Fortnite dance lawsuits continue with "Orange Justice"

Mother of Orange Shirt Kid sues Epic Games for copyright infringement following campaign that saw dance included in-game

So far, Rapper 2 Milly, actor Alfonso Ribeiro, and Instagram personality Backpack Kid have all sued or joined existing suits against Epic Games for including their dance moves in Fortnite. Now, another lawsuit has surfaced from the mother of "Orange Shirt Kid" and his dance routine, referred to in Fortnite as "Orange Justice."

This suit is a bit different from the others we've seen so far. In this case, a dance called "The Random" was submitted directly to Fortnite by a child known online only as "Orange Shirt Kid" for the game's Boogie Down contest, but the dance didn't win. However, it did go viral.

In a petition entitled "Make orange shirt kid winner of the boogie down contest," 14,428 people signed to ask Epic to crown the child the winner. Though he did not end up winning, Epic did add the dance "Orange Justice" to the game, which was the same dance as "The Random" and included a reference in its description to a remark Orange Shirt Kid made at the end of the video, saying, "It's also a great exercise move."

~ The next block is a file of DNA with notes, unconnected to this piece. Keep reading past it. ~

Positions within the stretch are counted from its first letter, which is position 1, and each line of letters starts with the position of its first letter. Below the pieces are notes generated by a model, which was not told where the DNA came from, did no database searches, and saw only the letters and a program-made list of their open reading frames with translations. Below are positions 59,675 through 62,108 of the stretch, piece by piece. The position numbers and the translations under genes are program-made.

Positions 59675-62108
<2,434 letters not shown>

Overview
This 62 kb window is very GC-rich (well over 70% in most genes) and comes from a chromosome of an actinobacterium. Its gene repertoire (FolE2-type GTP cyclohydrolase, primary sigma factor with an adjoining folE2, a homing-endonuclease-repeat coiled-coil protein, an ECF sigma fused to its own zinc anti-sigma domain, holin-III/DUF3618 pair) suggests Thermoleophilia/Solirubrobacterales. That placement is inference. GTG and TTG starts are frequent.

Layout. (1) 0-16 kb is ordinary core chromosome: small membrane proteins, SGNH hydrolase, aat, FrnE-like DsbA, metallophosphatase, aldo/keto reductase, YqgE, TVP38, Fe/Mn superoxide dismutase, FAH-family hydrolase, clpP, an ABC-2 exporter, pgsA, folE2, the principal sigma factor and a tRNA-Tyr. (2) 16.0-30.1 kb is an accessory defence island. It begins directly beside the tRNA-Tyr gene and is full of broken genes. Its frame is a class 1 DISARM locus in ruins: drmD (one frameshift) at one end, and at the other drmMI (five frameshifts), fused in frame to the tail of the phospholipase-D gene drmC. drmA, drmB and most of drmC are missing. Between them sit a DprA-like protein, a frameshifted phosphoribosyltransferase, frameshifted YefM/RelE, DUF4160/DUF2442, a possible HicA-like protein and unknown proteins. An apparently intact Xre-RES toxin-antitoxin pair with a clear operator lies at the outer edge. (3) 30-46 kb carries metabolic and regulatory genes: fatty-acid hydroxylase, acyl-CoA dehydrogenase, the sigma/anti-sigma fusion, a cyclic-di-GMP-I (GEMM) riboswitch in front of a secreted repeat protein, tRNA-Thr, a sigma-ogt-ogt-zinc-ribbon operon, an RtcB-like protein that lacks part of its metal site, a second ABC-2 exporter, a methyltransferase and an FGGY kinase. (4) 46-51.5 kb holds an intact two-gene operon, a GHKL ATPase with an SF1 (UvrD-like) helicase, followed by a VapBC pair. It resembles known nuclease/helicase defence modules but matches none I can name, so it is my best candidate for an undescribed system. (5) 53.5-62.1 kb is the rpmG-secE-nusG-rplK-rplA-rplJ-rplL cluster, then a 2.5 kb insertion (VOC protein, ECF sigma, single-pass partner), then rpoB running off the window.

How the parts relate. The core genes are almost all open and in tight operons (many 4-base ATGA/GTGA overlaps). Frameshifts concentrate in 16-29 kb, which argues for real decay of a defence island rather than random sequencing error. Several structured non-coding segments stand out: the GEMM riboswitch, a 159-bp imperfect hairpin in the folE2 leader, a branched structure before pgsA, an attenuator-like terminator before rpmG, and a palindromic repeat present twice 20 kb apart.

The child's mother, Rachel McCumbers, doesn't mention the contest in the lawsuit as reported by Variety. The suit does mention the video's popularity and the campaign to get the dance included, and says that following the video's explosion, Orange Shirt Kid suffered from cyberbullying and was forced to close various social media accounts.

McCumbers accuses Epic of copyright infringement, misappropriation of the dance move (changing its name from The Random to Orange Justice), and unfairly profiting from Orange Shirt Kid's creative expression and likeness without consent. Though the dance was not explicitly sold in-game and could be obtained through gameplay, this was only possible via the Season 4 Battle Pass, which costs 950 V-bucks or about $10.

The suit mentions other copied moves, including those mentioned in other suits from 2 Milly, Faison, and the others, and the law firm representing McCumbers is Pierce Bainbridge Beck Price & Hecht LLP - the same firm representing other complainants.

McCumbers seeks unspecified damages and the dance's removal from Fortnite.

Related stories

German regulator begins process to ban Coin Master game

Review board considers blacklisting game with gambling-like elements as harmful to minors, decision could set precedent for other titles

By Brendan Sinclair

How does the games industry solve its problem with music licensing?

Developers risk having their games removed from sale due to expired licenses -- experts from music and games weigh in on the problem

By Mat Ombler

Latest comments (1)

Daniel Trezub QA Analyst, Ludia9 months ago
I'm failing to see the relevance of this info in the suit: "following the video's explosion, Orange Shirt Kid suffered from cyberbullying".
0Sign inorRegisterto rate and reply

Sign in to contribute

Need an account? Register now.